Remove barriers to earthquake proofing

Wednesday 16 March 2016

Property Council’s call for the assessing and upgrading buildings against earthquakes to be tax deductible is a no-brainer, says lobby group.

By Miriam Bell

The Property Council has urged the government to remove barriers facing building owners for assessing and upgrading their buildings against earthquakes

The Council’s chief executive Connal Townsend said there is a need for seismic assessments and earthquake upgrades of buildings – yet building owners face obstacles when doing so.

One of these could be tax as the IRD is currently looking to remove the tax deductibility of seismic assessments for buildings.

Townsend said property owners assess buildings for a number of reasons.

These included demonstrating seismic ratings to potential tenants or for insurance purposes where millions of dollars are at stake.

“But these reasons, and many others, to undertake assessments do not result in any capital expenditure, falling clearly within operating or maintenance costs.”

He said current tax rules already create a significant tax disadvantage for commercial, industrial, retail and heritage property owners.

“They worsen affordability issues when there is a need to upgrade. We do not want to make a bad situation even worse.

“Upgrading our tax rules and how they are interpreted so that seismic assessments are tax deductible is a first step to creating a more level playing field in how assets are treated.”

This is because it would align the tax treatment of buildings to that of almost all other New Zealand business assets, Townsend said.

“It is only fair for such costs to be considered deductible maintenance or operating expenditure for building owners.”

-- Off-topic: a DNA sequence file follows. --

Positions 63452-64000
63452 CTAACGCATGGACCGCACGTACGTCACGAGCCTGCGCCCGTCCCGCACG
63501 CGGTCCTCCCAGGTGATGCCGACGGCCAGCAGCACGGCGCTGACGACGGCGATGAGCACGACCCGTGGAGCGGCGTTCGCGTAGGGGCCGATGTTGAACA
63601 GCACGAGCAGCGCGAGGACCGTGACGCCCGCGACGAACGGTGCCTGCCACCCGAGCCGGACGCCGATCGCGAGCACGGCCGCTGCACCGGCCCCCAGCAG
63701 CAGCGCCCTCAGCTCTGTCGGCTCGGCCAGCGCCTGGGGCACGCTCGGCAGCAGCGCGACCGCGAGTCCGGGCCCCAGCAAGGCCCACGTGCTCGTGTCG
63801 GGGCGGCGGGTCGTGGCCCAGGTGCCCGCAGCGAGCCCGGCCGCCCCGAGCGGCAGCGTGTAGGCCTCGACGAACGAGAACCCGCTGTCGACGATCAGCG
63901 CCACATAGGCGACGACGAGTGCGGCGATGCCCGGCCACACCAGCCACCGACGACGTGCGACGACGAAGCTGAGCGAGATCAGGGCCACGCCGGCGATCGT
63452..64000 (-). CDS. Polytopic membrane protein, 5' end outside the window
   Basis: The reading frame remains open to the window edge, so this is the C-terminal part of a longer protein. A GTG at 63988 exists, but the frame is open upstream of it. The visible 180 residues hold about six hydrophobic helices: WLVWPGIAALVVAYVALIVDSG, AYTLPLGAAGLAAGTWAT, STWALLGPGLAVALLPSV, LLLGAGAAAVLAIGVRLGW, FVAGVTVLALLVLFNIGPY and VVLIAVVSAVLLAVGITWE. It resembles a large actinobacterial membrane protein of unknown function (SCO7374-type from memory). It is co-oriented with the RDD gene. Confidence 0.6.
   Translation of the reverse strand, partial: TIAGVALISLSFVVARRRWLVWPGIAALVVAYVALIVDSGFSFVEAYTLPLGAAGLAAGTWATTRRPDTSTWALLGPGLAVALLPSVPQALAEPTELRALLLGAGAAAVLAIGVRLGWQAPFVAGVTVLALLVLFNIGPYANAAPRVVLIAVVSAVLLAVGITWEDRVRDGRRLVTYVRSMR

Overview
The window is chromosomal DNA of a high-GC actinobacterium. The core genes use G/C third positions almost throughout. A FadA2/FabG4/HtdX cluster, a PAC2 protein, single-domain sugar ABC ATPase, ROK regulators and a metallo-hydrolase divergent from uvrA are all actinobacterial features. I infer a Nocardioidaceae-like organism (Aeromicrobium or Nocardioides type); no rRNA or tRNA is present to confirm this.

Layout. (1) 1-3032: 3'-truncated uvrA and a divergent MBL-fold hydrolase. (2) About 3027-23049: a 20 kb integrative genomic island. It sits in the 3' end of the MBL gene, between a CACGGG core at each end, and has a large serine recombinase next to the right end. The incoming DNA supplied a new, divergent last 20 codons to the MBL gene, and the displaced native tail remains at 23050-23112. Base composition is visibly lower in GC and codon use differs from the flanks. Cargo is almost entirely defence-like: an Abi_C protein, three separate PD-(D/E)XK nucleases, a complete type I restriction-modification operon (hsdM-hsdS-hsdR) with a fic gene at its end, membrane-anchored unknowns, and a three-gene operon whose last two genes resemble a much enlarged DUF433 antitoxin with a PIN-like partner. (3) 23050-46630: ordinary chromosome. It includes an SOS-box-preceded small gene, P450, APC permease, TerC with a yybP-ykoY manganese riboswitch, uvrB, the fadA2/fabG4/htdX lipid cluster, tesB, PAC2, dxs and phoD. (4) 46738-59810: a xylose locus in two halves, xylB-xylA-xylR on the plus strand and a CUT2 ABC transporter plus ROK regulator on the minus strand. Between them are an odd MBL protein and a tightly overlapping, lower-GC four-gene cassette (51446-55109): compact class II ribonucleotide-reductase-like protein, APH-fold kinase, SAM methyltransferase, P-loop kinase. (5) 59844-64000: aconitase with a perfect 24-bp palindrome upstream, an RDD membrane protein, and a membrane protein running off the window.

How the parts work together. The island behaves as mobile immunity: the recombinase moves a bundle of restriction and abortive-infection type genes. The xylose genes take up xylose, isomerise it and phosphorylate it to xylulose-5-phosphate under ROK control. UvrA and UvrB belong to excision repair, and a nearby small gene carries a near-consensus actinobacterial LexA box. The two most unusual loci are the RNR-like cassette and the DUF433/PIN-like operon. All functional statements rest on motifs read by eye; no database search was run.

The Council wants a technical working group on the tax treatment of seismic related issues to be established.

EBSS (Evidence Based Seismic Strengthening) chairman Ian Harrison said the Council’s call was reasonable and rational.

“It’s a no-brainer really. Such assessments and upgrades are not capital expenditure. Rather they are an expense imposed by regulation.

“What is hard to figure out is why the IRD has decided to approach the issue in this way.”

Meanwhile, the Building Act (Earthquake-prone Buildings) Amendment Bill is currently before Parliament for its second reading.

Harrison said EBSS was extremely critical of the legislation as it stands.

But he commended ACT MP David Seymour’s two proposed supplementary order papers which aim to amend the Bill.

One of Seymour’s proposals is that all buildings in low seismic risk areas (like Auckland, Hamilton and Dunedin) should be exempt from the provisions of the legislation.

The other is that an exemption based on an earthquake life safety risk rating should be introduced.

Harrison said the proposals were an attempt to inject some rationality into seismic safety regulation with amendments that that are directed to the purposes of the Act – protecting lives, but not at any cost.

“We hope Parliament will give the amendments serious consideration.”

He added that EBSS will have an earthquake prone building test case before the Courts soon.

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